More Products, Less Overhead

Way back in the old days (oh, say 1987) we had it pretty bad. Though it was our parents, in their youth, who had to walk to school barefoot, in the snow and uphill (both ways!), my generation was the last to shoulder the nearly unbearable burden of, not only leaving the house to shop, but going to a different store for each product.

It wasn’t until 1994 that Amazon set out to obviate the need for something so bourgeois as travel to be included in the shopping process. Back then it was just books and Free Super Saver Shipping. But that would change in the years to come.

This month Amazon announced Amazon Art, finally offering you a way to, without even getting up off the couch, purchase that Van Gogh you always imagined hanging over the fireplace. 

At this point you’re thinking: “Wow, I knew Amazon had a lot of cash, but I didn’t think they would spend the time and money to stock their robot-staffed warehouses with Dali, Matisse and Rembrandt”.  And you’d be right. 

This is the second time in recent history Amazon has done this particular trick—the art of offering an amazing array of desirable objects while sidestepping the cost-of-goods-sold-albatrosse that hangs around a retailer’s neck when doing things the old way.

Just to be clear, the old way is the process of sourcing a product line; negotiating with vendors; importing product to your location; storing it in your warehouse; controlling and account for physical inventory; cataloging, listing and advertising the product line; and then shipping the product to the end customer. 

And just to be a little clearer: Amazon isn’t doing (or paying for) nearly half of that.

The new way of doing things.

Like the deft sleight of hand Amazon employed when taking over the wine business, this new foray into the wide world of fine art has more to do with connecting dealers and merchants with the staggeringly large constituency Jeff Bezos and Co. have spent so much time building.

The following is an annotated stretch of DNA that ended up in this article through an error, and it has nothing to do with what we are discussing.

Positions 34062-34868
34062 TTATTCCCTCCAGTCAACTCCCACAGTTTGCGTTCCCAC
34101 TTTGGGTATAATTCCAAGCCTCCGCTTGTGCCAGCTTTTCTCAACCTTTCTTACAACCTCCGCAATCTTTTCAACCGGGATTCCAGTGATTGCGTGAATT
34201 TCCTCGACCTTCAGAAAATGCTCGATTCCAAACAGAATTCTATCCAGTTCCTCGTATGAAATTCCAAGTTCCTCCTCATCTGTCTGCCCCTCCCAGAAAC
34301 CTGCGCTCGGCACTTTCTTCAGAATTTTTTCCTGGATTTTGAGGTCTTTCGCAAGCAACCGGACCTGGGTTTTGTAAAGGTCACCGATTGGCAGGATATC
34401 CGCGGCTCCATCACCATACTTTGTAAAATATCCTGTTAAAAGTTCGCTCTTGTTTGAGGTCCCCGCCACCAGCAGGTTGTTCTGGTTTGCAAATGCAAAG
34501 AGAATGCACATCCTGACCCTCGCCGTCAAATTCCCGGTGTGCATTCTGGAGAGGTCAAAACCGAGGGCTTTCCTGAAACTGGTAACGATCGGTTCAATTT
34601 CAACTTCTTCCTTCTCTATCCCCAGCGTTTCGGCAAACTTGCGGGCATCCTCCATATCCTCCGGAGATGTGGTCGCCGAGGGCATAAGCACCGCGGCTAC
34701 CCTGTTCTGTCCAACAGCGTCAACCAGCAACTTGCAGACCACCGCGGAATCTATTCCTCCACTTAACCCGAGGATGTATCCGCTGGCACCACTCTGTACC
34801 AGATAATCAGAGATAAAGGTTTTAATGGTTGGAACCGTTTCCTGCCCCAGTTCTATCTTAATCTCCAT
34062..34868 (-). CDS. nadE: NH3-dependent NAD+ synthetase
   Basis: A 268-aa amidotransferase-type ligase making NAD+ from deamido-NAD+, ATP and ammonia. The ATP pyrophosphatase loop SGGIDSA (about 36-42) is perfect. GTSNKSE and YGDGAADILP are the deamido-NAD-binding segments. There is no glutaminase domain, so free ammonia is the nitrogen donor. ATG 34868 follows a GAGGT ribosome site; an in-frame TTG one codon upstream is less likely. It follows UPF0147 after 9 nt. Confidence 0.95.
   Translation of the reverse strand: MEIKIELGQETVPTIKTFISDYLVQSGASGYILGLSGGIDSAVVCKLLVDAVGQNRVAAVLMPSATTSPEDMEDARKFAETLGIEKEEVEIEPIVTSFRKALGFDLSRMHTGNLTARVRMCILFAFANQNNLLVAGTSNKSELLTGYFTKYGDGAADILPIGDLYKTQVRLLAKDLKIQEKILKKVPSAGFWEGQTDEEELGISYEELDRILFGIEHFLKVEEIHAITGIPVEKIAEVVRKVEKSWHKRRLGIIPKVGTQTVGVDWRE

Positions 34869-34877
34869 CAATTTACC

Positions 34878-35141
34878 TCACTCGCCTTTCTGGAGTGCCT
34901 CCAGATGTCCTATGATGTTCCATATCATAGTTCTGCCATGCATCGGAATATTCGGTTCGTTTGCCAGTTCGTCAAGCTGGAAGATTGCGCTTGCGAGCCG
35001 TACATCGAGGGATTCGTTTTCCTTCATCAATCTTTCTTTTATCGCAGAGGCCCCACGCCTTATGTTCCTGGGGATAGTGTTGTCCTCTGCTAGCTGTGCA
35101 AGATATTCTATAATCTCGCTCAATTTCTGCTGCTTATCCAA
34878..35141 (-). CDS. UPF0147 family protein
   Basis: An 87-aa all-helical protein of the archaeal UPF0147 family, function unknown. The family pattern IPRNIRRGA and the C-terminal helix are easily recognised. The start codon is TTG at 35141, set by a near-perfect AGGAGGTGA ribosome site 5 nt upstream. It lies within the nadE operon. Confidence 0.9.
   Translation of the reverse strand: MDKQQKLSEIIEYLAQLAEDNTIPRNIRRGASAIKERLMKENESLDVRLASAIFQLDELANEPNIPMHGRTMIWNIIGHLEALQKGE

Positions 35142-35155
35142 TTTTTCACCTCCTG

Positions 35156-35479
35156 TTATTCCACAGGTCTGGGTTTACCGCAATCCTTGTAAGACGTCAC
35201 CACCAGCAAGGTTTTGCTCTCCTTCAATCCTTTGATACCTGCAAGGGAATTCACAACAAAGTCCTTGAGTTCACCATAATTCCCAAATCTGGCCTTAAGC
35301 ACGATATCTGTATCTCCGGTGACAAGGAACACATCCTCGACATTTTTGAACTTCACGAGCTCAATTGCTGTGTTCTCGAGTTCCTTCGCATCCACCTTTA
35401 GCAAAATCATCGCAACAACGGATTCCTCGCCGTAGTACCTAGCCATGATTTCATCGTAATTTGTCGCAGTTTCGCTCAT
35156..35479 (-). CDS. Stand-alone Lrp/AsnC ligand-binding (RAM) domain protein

Amazon is leveraging their existing infrastructure to an amazing degree. Aside from making contact with art dealers and arranging for timely inventory control (not to mention a healthy revenue sharing deal), their only other tasks were to load listings on the website and continue on with the same mode of commerce they’ve been dominating for the better part of two decades. 

Go now and do likewise, gentlemen.

So, what’s the lesson here? To quote TS Elliot, “Good poets borrow, great artists steal.” Your mission, should you choose to accept it, is to take a long hard look at whatever retail operation you may currently be attached to, and figure out if a similar opportunity exists. 

In other words, can you identify a product line for which you can act as intermediate? Can you offer customers a great depth and breadth of sought-after, hard to find products without saddling your organization with the cost of buying, storing and shipping? 

Remember: always work smarter, not harder. Complete vertical integration is a rich man’s game. And even the rich men don’t do it nearly as much as they used to. There are always ways to innovate, connect and extend. Finding ways to do that while spending less is where the rubber meets the road. 

KJ is a bass player and singer-songwriter (like Sting, only taller); co-founder of Sessionville; and all too fond of sushi and Doritos®.